If you question this, open your checkbook register or online bank statement and see how much of your income is devoted to financing your earthly desires, vesus how much is devoted to the Kingdom of God. It‘s a difficult dilemma. Why is it so difficult for us Christians to set our minds and affections on eternal things? To say it a little bit differently, why is it so hard for God’s people to be "heavenly-minded" people while we’re still here on earth?
Some might answer, "Well it’s because of our sinful nature." And certainly there is some truth in that. But, Christians have two sets of desires that are constantly at war with one another; the desires of the flesh and the desires of the Spirit. But our difficulty in focusing on eternal values cannot be completely blamed on our sin nature. The fact is that God has placed Christians in a difficult, though not impossible situation.
He asks us to be citizens of two worlds. Twice Jesus specifically says that God’s plan is not to take Christians out of this world, but rather, to send them into the world (James 17:15,18).
So, how do we live in this world with its responsibilities and temptations without loving this world and being conformed to its values? Our text this morning, Colossians 3:1-11 addresses some of the answers this dilemma.
According to our text, to be heavenly-minded means to conform our everyday desires, attitudes, and actions to the image of Christ. In other words, being heavenly-minded simply means loving what Jesus loves, thinking like Jesus thinks, and viewing everything in our daily life from His heavenly perspective.
Your first thought will be, "Well, I’ve tried that many times and I just can’t do it consistently. I just can't seem to stick with it." I completely understand this feeling. I empathize and sympathize with you; been there, done that, got the T-shirt and the scars (both physical and emotional) to prove it. But, I am here to tell you that just because you and I haven’t done it very well in the past doesn’t mean it can’t be done. It just means that we have been going about it the wrong way. It usually works something like this…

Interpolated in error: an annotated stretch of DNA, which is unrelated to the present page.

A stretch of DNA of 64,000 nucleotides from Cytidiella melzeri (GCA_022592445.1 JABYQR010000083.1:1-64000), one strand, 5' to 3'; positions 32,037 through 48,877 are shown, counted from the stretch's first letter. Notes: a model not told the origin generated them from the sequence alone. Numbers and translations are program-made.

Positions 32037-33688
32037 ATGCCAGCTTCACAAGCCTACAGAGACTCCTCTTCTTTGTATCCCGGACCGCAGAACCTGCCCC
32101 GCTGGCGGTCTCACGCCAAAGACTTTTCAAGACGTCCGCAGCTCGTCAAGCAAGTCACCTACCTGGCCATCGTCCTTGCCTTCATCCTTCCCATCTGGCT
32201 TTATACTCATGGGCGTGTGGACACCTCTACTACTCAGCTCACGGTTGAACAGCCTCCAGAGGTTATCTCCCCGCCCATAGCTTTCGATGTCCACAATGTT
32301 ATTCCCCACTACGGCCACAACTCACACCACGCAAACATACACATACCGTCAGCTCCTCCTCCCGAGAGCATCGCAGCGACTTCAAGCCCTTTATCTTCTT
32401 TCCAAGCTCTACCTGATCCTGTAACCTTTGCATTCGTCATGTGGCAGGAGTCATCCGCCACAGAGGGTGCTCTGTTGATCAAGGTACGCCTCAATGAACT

We read the Bible or listen to some preaching or teaching and the Holy Spirit convicts our heart of some sin in our life.We decide that we need to fix that “thing”. So we make a mental judgment to eliminate "this and that" from our life and we may even go so far as to replace it with something more godly. We pray for strength and announce our decision and commitment to God. Then we go home and try our best to live up to our new commitment.
However most of the time we find that, no matter how determined we are, we are still subject to the sins and pleasures of this world. The shine wears off our new commitment and we fail! Our failure brings frustration, which often leads us to believe that since we can’t live the kind of perfectly godly life that we want, then there is really no point in trying.
But then we read our Bible or we hear some preaching or teaching and the Holy Spirit convicts our heart and the whole thing starts over again.
But there is a formula that will work for us. And it is found in our text, Colossians 3.
If we want to break free from the past, then where we put our eyes is very important. Instead of looking down, Paul challenges us to: look up (1-4), look out (5-9a), look in (9b-10) and to look around (11). In Colossians, we learn that if we get Christ right, we get everything else right. Jesus is supreme over His creation, His church, and we’ll see that He is supreme over the Christian.
There are practical implications that should be evident if one surrenders to the supremacy of Jesus. It does little good if we can declare and defend the truth but fail to demonstrate it in our lives. We make a mockery of ourselves and Christ.
(originally posted 4/5/11)